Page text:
An Analysis of Canada's Reporting on Military Exports

January 9, 2023

Kelsey Gallagher

The irresponsible trade in weapons has long been identified as a critical driver of human insecurity. The accumulation of arms can fuel conflict and destabilize entire regions. Weapons exported to states with poor arms control regimes can easily be diverted to criminal or non-state armed groups.

While these risks are acknowledged, activities associated with the international arms trade, as well as the scope of this trade, are poorly understood. A lack of transparency and accessible information on this segment of the market has many negative knock-on effects. For example, while international arms transfers make up only a small fraction of the global economy, an estimated 40 per cent of all corrupt transactions are tied to them.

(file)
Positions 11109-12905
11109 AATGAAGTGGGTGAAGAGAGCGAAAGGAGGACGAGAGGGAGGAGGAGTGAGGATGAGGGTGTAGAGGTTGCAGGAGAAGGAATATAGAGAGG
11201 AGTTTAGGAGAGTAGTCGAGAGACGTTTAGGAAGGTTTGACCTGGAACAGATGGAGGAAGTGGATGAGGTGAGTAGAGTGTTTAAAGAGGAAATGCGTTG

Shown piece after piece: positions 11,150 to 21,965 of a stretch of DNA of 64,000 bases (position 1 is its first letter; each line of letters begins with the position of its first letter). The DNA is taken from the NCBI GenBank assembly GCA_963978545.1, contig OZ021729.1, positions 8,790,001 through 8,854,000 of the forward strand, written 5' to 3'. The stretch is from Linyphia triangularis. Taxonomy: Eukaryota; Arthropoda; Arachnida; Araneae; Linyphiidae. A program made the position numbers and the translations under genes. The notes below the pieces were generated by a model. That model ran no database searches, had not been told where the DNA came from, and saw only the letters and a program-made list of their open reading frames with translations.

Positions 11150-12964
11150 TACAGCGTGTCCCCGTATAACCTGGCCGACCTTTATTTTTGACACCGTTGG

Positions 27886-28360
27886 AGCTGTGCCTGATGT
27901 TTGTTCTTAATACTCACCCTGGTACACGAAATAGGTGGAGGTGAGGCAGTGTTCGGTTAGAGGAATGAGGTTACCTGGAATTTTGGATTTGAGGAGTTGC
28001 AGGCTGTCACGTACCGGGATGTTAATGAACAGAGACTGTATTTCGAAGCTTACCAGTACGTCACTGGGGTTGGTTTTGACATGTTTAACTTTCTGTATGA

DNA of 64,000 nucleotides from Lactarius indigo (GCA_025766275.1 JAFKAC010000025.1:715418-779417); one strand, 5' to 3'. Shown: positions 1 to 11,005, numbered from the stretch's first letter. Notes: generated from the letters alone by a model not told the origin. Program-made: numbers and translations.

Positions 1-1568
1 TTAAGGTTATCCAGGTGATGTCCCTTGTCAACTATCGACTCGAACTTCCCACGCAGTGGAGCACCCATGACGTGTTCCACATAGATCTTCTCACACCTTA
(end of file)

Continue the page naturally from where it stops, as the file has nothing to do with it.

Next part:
Because greater transparency can reduce the harm of the global arms trade, advancing transparency is an explicit aim of the Arms Trade Treaty (ATT), the first legally binding international treaty to establish comprehensive regulations on the trade and transfer of conventional arms. In force since December 2014, the ATT imposes obligations on States Parties to report international transfers of their weapons systems. Canada joined the ATT in September 2019.

This report assesses both Canada’s military exports and the process Canada uses to report these exports. Military exports are defined as exports of conventional armaments, both full systems (i.e., tanks or rifles) and components (i.e., targeting computers used in tanks or scopes fitted to rifles).

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